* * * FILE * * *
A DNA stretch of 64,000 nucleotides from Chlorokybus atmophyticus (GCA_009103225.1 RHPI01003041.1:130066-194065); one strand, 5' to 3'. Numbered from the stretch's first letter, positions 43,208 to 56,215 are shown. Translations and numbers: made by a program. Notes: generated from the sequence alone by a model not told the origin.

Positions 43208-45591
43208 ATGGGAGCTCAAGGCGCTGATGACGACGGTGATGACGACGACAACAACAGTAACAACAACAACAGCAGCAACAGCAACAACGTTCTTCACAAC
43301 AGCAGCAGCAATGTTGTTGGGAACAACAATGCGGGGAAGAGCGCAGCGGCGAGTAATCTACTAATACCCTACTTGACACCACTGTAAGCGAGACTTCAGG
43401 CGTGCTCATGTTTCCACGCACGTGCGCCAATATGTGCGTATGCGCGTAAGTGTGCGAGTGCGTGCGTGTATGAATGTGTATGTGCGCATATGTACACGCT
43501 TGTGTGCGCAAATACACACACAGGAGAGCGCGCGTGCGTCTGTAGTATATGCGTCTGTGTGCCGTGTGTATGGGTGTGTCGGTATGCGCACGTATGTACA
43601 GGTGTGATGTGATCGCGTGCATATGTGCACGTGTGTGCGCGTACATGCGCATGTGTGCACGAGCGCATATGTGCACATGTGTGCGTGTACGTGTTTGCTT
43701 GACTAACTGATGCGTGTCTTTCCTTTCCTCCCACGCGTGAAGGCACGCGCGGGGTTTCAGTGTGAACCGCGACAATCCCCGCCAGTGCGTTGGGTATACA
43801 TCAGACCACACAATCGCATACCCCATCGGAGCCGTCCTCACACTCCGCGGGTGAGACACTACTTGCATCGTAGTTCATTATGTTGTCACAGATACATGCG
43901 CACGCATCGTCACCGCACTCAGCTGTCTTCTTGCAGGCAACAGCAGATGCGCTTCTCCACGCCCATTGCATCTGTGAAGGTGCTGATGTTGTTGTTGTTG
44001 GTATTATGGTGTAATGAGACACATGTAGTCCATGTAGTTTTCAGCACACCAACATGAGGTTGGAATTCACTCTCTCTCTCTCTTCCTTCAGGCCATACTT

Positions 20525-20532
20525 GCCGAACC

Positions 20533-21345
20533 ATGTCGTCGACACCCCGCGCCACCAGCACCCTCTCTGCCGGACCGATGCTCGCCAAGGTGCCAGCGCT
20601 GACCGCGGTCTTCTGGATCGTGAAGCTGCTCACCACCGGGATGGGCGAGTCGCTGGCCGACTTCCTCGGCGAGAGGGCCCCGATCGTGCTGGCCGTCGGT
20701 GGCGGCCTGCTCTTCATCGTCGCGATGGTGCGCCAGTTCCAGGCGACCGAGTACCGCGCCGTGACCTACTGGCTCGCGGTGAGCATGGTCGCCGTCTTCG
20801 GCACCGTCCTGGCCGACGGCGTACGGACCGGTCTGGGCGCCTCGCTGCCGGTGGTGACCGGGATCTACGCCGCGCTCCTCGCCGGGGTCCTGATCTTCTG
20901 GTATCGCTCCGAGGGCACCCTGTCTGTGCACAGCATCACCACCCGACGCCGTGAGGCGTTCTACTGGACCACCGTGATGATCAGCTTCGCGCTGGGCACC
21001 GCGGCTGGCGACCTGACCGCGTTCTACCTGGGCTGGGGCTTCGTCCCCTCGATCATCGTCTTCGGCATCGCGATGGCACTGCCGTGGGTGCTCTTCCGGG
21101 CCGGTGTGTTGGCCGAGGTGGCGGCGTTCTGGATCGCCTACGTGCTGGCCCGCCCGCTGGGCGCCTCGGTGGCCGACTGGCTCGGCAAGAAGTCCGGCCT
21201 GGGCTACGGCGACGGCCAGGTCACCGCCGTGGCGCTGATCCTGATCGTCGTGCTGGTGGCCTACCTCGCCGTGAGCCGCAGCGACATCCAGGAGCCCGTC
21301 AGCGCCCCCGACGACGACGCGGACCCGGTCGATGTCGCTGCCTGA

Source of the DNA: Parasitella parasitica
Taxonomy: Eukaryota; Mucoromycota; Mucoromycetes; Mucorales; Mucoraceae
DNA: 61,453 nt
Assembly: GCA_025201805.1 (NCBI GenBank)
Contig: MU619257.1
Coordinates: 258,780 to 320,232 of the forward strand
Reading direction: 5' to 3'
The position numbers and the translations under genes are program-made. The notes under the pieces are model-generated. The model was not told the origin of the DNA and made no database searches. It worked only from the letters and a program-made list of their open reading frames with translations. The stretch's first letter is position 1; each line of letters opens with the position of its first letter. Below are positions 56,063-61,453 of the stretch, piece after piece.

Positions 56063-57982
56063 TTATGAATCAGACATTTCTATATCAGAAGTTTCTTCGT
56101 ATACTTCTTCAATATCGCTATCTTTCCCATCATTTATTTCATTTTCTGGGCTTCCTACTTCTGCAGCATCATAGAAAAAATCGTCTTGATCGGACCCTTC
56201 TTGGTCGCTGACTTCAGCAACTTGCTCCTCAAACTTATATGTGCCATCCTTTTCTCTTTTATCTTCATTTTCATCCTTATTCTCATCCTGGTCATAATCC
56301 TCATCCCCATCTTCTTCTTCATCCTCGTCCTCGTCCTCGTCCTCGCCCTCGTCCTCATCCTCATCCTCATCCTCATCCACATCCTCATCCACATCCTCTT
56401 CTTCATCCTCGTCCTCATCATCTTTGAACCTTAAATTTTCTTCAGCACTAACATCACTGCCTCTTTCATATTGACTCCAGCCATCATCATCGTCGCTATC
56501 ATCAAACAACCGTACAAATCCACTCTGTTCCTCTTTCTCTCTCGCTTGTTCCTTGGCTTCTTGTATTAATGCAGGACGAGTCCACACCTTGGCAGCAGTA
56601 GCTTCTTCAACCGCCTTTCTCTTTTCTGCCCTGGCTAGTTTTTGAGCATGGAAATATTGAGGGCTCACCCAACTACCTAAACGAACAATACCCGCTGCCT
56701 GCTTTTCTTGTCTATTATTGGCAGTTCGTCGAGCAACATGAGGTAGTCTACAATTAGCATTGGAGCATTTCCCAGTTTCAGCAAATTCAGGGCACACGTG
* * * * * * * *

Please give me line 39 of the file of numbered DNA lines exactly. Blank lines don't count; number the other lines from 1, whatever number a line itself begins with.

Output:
56601 GCTTCTTCAACCGCCTTTCTCTTTTCTGCCCTGGCTAGTTTTTGAGCATGGAAATATTGAGGGCTCACCCAACTACCTAAACGAACAATACCCGCTGCCT